Work visa restrictions, and visa limitations in general, affect the free flow of talent between countries. The United States has increased its scrutiny on visa applications into the country, this time pushing embassies across the globe to tighten up vetting processes for potential visitors. This comes after other restrictions have already been handed down from the U.S. government, making it harder for employers to bring talent to North America from other countries. Additional challenges arise with the use of H1-B visas. So employers need to be strategic in thinking about their workforce and alternatives to bringing in workers from outside the U.S..
Developing a True Pipeline
Talent success is heavily dependent on leveraging a talent pipeline. Instead of seeking work visa options for hiring, employers can build their own pipeline of high quality talent both inside and outside the organization. The first step is to understand the specific skills and competencies required for business success. Which skills drive the highest value for customers? Which skills contribute most to the bottom line?
By understanding that specific element, employers can then target those skills with their recruiting, development and retention efforts. For instance, if a specific set of in-demand skills can be developed in existing employees, employers can save money while simultaneously creating engagement opportunities for workers. According to Gallup, nearly nine out of 10 millennials say that development is a critical aspect of a job, so employers should look first to training their existing workforce before seeking external talent.
Building an internal bench of skilled individuals and pairing that with an external pool of high-quality talent may be the best way to ensure that no gaps remain in critical skill sets.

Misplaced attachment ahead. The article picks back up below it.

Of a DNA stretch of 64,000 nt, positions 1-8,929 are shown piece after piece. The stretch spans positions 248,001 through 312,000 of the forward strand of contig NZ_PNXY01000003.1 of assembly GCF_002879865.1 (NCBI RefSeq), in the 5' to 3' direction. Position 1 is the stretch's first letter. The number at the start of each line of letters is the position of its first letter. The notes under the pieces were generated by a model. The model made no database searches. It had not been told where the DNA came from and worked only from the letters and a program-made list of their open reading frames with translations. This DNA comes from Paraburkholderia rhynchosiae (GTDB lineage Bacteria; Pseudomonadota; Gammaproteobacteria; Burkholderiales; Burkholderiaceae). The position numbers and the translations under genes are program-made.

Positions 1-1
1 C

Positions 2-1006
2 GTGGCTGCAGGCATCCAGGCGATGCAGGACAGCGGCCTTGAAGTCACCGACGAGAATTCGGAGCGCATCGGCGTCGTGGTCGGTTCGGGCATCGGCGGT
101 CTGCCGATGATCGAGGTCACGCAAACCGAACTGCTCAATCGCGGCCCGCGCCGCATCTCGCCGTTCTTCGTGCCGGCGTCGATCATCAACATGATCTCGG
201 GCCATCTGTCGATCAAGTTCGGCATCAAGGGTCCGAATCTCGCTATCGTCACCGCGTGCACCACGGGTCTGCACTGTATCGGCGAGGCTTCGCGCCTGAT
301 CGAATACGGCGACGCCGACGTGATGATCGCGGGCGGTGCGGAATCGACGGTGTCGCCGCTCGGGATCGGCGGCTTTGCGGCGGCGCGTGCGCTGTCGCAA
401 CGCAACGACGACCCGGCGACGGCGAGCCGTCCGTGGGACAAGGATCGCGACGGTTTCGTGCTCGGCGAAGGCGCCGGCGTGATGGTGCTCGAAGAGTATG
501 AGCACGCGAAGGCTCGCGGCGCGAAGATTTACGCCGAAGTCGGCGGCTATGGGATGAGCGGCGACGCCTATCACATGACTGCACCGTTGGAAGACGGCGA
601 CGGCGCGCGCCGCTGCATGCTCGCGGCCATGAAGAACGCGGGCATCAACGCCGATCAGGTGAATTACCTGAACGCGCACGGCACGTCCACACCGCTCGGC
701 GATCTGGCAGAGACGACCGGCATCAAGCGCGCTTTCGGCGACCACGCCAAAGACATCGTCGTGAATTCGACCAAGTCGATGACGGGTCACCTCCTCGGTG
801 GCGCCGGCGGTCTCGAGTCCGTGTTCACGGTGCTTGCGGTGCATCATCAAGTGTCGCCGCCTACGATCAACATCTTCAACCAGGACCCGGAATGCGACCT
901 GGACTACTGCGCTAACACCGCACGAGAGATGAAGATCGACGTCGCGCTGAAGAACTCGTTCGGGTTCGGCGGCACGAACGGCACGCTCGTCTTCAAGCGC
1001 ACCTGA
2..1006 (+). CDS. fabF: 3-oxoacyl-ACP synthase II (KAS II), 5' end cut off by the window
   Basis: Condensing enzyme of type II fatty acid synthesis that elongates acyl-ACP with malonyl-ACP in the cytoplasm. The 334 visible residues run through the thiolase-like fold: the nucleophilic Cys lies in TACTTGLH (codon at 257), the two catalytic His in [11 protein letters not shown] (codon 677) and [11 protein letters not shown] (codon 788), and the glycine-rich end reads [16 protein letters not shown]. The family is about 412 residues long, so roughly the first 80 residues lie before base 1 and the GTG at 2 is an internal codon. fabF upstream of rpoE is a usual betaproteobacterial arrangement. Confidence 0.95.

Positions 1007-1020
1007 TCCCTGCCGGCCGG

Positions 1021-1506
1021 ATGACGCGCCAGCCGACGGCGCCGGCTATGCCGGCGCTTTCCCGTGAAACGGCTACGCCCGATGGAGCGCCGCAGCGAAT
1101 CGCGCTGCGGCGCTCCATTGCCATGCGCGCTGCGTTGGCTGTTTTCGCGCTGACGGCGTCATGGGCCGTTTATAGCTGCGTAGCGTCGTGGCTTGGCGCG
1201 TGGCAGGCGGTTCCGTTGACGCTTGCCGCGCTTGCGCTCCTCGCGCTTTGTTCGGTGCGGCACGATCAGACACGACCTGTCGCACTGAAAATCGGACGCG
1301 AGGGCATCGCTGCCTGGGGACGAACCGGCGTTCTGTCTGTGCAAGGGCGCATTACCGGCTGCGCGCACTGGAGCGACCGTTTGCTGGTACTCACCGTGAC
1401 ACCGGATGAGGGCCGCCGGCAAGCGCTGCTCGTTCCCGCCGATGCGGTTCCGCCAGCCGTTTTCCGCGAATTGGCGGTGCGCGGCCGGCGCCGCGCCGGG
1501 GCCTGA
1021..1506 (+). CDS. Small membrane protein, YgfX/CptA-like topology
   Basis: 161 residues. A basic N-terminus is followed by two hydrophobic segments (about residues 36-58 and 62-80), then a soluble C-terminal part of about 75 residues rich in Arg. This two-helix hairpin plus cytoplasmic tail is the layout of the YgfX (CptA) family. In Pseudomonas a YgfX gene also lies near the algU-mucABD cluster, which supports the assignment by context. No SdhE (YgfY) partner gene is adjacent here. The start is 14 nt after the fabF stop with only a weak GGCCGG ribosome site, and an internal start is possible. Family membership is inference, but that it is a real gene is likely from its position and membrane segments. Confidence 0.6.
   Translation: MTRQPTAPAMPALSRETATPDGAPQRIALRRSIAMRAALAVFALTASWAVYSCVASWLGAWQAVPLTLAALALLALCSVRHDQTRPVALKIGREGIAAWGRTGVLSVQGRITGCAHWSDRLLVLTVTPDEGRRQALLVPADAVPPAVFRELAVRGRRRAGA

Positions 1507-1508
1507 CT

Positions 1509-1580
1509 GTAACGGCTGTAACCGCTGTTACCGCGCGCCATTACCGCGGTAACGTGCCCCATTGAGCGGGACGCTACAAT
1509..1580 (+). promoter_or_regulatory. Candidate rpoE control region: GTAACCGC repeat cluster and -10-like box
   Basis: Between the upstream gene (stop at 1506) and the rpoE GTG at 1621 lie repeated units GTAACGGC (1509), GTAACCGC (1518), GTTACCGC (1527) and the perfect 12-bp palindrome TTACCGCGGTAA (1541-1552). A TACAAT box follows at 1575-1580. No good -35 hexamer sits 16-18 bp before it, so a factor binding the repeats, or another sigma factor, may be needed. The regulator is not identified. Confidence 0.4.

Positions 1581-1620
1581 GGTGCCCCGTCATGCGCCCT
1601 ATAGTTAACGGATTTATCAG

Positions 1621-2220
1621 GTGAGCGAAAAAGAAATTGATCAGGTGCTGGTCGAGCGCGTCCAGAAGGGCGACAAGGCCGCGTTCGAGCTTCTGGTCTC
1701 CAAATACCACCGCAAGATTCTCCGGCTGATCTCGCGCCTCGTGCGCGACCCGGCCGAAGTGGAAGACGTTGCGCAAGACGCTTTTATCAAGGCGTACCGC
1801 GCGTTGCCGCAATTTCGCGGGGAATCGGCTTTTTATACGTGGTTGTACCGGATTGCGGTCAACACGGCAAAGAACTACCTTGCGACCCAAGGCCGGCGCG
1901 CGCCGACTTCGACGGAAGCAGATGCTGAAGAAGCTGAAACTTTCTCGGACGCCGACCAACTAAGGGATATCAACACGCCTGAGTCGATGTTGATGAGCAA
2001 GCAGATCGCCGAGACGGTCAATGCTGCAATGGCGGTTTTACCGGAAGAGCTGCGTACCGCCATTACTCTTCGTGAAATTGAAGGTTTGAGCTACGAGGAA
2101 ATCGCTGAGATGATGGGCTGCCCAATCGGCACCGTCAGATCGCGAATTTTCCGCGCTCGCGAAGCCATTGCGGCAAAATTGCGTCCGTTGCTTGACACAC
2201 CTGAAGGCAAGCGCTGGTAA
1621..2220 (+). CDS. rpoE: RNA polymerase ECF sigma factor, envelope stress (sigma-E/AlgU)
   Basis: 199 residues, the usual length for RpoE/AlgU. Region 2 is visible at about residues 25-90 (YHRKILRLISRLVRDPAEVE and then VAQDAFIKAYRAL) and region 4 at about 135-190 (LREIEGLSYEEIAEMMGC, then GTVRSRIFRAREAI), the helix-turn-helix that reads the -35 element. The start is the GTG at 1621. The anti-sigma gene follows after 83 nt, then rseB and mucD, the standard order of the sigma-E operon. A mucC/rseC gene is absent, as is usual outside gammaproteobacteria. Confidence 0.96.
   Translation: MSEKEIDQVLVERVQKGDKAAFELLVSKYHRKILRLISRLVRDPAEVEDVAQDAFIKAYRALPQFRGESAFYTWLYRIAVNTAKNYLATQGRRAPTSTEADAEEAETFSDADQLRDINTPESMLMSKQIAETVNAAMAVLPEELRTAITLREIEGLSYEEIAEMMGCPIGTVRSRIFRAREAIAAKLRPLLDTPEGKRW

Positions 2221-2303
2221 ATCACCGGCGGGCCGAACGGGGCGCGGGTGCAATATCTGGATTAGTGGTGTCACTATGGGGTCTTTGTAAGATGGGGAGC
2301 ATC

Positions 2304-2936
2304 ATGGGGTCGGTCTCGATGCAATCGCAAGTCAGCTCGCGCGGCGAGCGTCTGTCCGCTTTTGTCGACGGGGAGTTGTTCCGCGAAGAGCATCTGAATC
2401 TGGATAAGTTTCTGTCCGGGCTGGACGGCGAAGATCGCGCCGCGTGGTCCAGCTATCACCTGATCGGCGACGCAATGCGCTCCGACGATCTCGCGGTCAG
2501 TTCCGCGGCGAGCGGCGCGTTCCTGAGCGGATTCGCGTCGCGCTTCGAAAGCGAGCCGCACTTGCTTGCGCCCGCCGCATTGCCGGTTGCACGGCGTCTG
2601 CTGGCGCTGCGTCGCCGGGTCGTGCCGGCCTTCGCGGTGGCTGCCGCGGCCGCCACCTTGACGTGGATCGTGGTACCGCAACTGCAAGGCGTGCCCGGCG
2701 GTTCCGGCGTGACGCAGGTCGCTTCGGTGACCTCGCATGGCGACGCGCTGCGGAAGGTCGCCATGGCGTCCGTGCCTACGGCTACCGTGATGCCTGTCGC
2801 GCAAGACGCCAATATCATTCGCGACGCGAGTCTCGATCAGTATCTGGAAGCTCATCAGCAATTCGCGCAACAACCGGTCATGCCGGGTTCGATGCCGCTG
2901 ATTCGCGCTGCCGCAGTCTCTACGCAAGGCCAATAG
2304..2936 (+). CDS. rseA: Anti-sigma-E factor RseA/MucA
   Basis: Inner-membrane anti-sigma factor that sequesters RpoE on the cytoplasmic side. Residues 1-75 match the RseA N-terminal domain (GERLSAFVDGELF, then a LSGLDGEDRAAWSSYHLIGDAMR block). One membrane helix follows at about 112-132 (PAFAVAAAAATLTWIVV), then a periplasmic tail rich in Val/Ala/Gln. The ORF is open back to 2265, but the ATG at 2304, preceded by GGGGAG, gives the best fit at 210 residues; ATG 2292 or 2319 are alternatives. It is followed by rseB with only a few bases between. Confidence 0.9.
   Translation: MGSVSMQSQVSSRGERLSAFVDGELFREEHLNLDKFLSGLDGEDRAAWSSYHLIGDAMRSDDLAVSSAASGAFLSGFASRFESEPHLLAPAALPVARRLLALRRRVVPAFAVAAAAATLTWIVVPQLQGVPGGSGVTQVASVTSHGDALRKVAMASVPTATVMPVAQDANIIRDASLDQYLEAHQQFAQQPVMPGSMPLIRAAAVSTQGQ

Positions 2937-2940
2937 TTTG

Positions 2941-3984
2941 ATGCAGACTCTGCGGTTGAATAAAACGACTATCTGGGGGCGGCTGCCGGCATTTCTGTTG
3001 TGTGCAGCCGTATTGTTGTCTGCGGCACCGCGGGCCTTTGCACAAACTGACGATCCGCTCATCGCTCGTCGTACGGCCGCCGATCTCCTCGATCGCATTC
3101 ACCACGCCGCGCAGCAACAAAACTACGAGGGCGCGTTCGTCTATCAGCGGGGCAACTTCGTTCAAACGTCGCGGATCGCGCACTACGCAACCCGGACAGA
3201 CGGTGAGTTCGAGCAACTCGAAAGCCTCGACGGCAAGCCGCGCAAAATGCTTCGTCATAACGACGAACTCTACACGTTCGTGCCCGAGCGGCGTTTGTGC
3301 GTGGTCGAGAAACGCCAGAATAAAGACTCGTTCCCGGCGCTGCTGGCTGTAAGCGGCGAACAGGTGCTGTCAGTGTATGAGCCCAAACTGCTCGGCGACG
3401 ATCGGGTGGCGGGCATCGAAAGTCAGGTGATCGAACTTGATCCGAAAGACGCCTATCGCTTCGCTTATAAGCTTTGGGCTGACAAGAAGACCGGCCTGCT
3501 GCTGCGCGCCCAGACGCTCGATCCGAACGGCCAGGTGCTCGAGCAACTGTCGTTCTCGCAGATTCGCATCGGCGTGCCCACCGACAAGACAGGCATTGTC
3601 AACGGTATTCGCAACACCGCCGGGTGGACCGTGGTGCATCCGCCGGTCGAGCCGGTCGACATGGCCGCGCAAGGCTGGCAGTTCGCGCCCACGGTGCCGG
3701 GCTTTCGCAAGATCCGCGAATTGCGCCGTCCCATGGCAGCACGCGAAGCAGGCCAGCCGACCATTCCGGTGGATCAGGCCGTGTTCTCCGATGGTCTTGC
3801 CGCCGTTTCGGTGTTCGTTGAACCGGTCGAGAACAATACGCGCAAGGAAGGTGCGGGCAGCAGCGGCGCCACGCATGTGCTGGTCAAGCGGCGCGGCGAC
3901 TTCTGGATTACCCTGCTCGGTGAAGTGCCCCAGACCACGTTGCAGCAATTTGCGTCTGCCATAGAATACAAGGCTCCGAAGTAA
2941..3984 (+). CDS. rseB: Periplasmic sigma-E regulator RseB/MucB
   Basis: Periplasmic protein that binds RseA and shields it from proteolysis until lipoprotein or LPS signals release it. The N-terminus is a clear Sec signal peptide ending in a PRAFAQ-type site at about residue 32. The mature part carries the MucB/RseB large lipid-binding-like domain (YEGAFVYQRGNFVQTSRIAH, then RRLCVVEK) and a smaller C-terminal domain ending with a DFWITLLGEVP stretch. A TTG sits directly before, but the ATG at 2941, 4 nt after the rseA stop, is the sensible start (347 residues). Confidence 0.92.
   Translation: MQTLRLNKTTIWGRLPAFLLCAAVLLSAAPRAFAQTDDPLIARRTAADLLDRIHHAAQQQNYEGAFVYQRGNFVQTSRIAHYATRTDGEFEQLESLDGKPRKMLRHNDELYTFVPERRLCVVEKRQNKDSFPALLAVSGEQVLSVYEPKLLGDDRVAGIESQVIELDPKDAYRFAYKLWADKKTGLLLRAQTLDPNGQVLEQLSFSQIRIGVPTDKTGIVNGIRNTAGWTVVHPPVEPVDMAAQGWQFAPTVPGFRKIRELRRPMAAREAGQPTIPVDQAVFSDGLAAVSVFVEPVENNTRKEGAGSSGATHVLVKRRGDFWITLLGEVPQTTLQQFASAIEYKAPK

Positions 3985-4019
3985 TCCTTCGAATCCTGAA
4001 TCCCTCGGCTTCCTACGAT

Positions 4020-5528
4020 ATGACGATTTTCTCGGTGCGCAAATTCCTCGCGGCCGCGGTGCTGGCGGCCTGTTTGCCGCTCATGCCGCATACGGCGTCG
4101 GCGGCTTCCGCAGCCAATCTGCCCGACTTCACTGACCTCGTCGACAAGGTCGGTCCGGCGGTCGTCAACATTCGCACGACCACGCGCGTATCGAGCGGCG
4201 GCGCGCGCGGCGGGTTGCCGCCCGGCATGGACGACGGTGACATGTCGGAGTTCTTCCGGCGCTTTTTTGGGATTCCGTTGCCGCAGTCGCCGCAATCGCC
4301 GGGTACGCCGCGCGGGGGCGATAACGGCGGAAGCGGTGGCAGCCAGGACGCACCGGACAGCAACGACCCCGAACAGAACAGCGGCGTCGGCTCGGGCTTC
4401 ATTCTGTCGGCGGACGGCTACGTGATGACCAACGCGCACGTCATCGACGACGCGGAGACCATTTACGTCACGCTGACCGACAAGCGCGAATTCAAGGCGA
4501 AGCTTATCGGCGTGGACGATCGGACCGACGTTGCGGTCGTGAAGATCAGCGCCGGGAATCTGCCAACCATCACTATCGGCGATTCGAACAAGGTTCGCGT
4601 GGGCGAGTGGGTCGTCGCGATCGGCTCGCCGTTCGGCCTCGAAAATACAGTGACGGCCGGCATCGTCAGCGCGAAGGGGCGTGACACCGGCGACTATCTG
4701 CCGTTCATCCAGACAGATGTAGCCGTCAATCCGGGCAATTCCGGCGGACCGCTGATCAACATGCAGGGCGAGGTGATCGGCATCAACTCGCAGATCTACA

Focusing on Key Talent Sources
Another element in an overarching talent strategy is to be keenly aware of key talent sources. Many employers focus on recruiting sources that deliver a high quantity of candidates, but they don't focus as heavily on quality. Analyzing source of hire data can validate your talent acquisition resource allocation. By analyzing each source, you can determine which would be most beneficial for delivering the best quality candidates. For example, if an employee referral program brings you 10 candidates and three are hired, but a sponsored job board ad brings you 500 candidates and 10 were hired, which was the most valuable use of money? In this example, the conversion rate for referrals was 30 percent, while the conversion rate for the ads was just 2 percent.
This ROI calculation shows you how to determine where your best candidates are coming from and how to best spend your dollars. In this example, employee referrals were much more likely to lead to hires, but that is a finite source, so a good mix of options is best.
Using a combination of these approaches can lead to similar initial results for a family instituting a household budget for the first time. Many find that the first time they do a zero-based budget, there is a realization that there is more money on hand than previously believed. By being more intentional about the skills and resources necessary to do the job, many employers find that they are better able to meet customer demands and deliver value because they are always aware of the skills that are both on hand and in demand. While a work visa initiative may still play a part in your overall talent strategy, making use of these options can help to lessen dependence on a program that is outside your control.
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